Watch Andrew Chan funeral: self-authored eulogy plus transcript

More than 1500 people attended the funeral service for Andrew Chan at Hillsong today.

Not long before he was executed, Andrew told a friend: ‘I love being a pastor in the prison, no-one can leave’.

The same sense of faith and humour is obvious in Andrew’s self-written eulogy.

‘Each day is a diamond. For each day is valuable, as you can never buy it back.’ Watch and/or read below:

‘Thank you all for gathering here on this day to witness something great. It’s a day that I will arise from my own coffin, rigandrew-chan-order-of-serviceht now as the words are spoken, in Jesus’ name, arise. Or I am just enjoying it too much in heaven, and I will wait for you all up there. Now I know it is a sad day, we would have all wished it didn’t come to this. However it is funny that even in death there’s still a lesson to be learnt.

‘We learned that we do not need to be old to die, nor do we need to have something wrong with us. But we learned that when it’s time to go home, God has the kitchen table and sink ready. Every person that is sitting here now has impacted my life in one way or another. The truth is, you have all taught me just as much as I have taught you. If I had to thank everyone individually, I don’t think I can place them on one sheet of paper.

‘And one of the biggest influences in my life is my brother. Stand up Mick, and look at the crowd, knowing that you’d hate to do that, because you don’t like the spotlight. People were touched by his love, time, effort, persistence, and many other things through him. And I’ve learnt a lot through Jesus too. I promised Mick I would not steal your birth certificate in heaven to make a fake ID.

‘Another person I learned so much from is my wife Feby. She has taught me the meaning of love and endurance, peace and much more. As I said, to all of you gathered here today, taught me something valuable in life which I have learned to cherish. Treat each day as a diamond, for each day is valuable, as you can never buy it back. Learn to use it doing the things you love, spend it with the people you care for most, because we just never know when we will say goodbye.

‘My last moments here on earth I sing out “Hallelujah!” I ran the good race. I fought the good fight and came out a winner in God’s eyes and men. I do have a story to tell, that story’s determined by you all on how you witness me. Ask yourself: “What did I leave with you?” That will determine my legacy. I leave now in peace and love. I pray that you will all know how I valued and treasured you. Treasure your love and friendship. As you all leave here today, who will you witness too, today?

Love Andrew Chan.”

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Let the little children come to me, echoes Barbara in life and death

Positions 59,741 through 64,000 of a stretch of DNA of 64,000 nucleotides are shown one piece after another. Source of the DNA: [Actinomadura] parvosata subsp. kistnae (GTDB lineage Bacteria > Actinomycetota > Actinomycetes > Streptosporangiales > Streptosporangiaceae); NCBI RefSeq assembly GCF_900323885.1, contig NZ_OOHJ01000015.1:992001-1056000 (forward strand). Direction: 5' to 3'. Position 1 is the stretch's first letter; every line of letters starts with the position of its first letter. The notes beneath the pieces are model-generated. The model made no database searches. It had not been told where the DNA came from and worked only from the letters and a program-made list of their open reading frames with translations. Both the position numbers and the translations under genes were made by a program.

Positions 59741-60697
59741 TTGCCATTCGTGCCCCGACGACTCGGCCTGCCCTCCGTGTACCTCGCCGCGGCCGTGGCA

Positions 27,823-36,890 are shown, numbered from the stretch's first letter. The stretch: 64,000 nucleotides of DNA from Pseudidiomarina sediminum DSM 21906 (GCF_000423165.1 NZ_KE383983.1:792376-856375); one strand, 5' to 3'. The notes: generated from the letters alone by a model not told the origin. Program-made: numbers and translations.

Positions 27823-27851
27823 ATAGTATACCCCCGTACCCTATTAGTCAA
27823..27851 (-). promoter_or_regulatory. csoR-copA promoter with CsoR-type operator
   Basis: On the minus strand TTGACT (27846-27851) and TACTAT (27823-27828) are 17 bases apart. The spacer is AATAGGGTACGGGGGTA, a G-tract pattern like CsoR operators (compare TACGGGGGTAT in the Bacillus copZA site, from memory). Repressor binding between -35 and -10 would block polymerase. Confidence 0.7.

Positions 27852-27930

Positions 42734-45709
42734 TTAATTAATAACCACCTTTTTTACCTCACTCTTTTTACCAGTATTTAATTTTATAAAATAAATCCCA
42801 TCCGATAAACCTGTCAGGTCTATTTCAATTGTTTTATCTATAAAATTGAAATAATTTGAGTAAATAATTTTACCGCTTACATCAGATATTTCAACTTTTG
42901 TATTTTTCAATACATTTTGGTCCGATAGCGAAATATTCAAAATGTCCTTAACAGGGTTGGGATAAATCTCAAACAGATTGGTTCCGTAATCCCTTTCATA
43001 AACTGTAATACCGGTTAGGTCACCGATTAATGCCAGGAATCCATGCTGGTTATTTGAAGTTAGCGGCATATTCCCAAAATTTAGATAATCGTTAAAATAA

The funeral of Barbara Holborow today showed that she was a woman of faith as well as the woman of constant action that we all knew her to be.

No doubt planning the event meticulously, she included a welcome to country by Millie Ingram and then the funeral continued with the ‘negro spiritual’, Shine On Me:

‘Shine on me
Let the light from the lighthouse
Shine on me’

Phrases such as “Therefore in faith and hope we turn to God, who created and sustains all things” sat alongside Scriptures such as “I am the resurrection and the life, says the Lord. Those who believe in me will live, even though they die.”

The congregation was invited to pray:

“Heavenly Father,
in your Son jesus Christ
you have given us a true faith and a sure hope.
Help us to live as those who believe in the communion of saints,
the forgiveness of sins,
and the resurrection to eternal life;
through your Son Jesus Christ our Lord.
Amen”

Beautiful hymns, the Lord’s Prayer, Scripture readings from Ecclesiastes 3, Amos 5:24 and Psalm 23 accompanied perhaps the most fitting passage for a woman who devoted her life to the protection and nourishment of children: Mark 10:13-16, which includes the well-known words of Jesus:

People were bringing little children to Jesus for him to place his hands on them, but the disciples rebuked them. When Jesus saw this, he was indignant. He said to them, “Let the little children come to me, and do not hinder them, for the kingdom of God belongs to such as these.”

One sign of Barbara Holborow’s guiding hand was the involvement of clergy from the Anglican, Catholic and Uniting Churches and the Salvation Army. The tributes from Father Chris Riley AM and Reverend Dr Bill Crews AM, both close friends of Barbara’s, were deeply moving as they spoke of the sadness and challenge and love felt as she approached death.

There were many other highlights for the those gathered, including the Irish recessional and Goodnight Sweetheart sung by Col Joye as young men – perhaps some who have benefitted from Barbara Holborow’s benevolence – carried her towards her last earthly journey.

Armondo Hurley sang What A Wonderful World which connected with a radio interview with Richard Fidler in which Barbara had spoken about her hopes for a wonderful world. Hear it here.

One memorable quote, in response to the question, “Have you upset many of the lawmakers over the years?” Barbara answered, “Oh yes, and I still am. The day I stop is the day I know the marrow of my bone has melted.”

Many have asked the question since the death of Barbara Holborow, who will step up and continue her role as a champion of the most vulnerable of society. Probably it will not be just one, but will take many, similarly equipped – as she apparently was – with a faith that brings hope and love.

As my wife and I go through the process of becoming foster carers, we hope in some very small way to be part of continuing her legacy.